On the other, which at first I took for a floating shrine of white marble, is perhaps the most unique and graceful object of architecture in Siam; shining like a jewel on the broad bosom of the river, a temple all of purest white, its lofty spire, fantastic and gilded, flashing back the glory of the sun, and duplicated in shifting, quivering shadows in the limpid waters below. Add to these the fitful ripple of the coquettish breeze, the burnished blazonry of the surrounding vegetation, the budding charms of spring joined to the sensuous opulence of autumn, and you have a scene of lovely glamour it were but vain impertinence to describe. Earth seemed to have gathered for her adorning here elements more intellectual, poetic, and inspiring than she commonly displays to pagan eyes.I have to admit, when I went there I was much less impressed. As you can see in the photo, the chedi was not fully white and had lots of black sprinkles of mold. There's no significant Buddha statue and no lavishly decorated bot like in other temples, the only place which was more interesting was a pavilion containing a statue of King Rama II and with some murals on the walls. I just learned now that in fact this pavilion normally isn't accessible, so we were very lucky to be able to go inside. Sadly I only photographed the statue and did not shot the murals.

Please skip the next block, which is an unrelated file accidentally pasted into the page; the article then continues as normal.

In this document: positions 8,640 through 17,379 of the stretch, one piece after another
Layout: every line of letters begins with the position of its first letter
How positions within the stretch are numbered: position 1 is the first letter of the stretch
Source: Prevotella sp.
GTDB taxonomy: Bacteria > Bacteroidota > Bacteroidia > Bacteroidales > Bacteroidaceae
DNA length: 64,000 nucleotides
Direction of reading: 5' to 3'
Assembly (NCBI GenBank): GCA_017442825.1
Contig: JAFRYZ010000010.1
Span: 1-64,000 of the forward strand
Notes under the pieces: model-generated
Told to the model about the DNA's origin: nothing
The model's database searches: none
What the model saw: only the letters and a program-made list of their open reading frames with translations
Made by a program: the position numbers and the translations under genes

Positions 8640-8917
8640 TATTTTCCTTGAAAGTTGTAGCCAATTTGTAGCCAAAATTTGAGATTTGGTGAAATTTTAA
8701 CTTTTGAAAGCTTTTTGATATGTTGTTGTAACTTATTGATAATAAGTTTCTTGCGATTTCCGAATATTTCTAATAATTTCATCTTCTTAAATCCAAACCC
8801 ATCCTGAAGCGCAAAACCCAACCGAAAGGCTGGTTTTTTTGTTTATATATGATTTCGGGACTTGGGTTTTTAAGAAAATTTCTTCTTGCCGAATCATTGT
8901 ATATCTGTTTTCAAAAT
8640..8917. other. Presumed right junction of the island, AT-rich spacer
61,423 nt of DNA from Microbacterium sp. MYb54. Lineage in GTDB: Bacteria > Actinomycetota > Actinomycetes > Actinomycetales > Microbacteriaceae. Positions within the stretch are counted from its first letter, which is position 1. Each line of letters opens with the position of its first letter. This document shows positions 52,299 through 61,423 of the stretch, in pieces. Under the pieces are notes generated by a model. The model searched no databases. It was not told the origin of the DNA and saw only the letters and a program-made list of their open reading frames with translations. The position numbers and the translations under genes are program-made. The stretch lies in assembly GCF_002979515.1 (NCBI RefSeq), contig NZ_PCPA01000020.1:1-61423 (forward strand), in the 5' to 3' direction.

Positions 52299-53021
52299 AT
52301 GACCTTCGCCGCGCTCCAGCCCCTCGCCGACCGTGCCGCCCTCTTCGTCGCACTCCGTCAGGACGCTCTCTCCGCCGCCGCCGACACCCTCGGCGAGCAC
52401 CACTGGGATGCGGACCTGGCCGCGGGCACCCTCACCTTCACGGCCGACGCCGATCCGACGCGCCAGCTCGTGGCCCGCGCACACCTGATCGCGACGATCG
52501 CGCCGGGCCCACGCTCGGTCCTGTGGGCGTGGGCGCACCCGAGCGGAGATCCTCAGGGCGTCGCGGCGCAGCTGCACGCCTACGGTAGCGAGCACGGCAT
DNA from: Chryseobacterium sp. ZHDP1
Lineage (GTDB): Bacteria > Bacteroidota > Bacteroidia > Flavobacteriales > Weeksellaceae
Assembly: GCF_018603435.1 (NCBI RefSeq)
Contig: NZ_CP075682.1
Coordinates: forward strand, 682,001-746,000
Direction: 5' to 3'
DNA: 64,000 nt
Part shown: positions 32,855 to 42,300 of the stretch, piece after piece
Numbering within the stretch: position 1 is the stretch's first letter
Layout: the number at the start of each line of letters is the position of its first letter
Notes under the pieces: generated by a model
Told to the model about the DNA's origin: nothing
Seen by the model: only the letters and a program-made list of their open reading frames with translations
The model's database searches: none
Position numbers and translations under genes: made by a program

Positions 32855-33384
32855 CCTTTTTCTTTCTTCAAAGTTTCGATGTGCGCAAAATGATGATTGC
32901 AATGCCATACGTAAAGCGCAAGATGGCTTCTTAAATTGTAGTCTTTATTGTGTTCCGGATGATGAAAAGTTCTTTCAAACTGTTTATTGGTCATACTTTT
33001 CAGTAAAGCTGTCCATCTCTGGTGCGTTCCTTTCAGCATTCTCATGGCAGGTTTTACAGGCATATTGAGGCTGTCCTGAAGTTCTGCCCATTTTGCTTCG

For some more information on this temple take a look at Richard Barrow's site, which also has a description on the annual Phra Samut Chedi fair.
Update: Richard has posted several more photos in a new thread at his forum, including photos of the murals.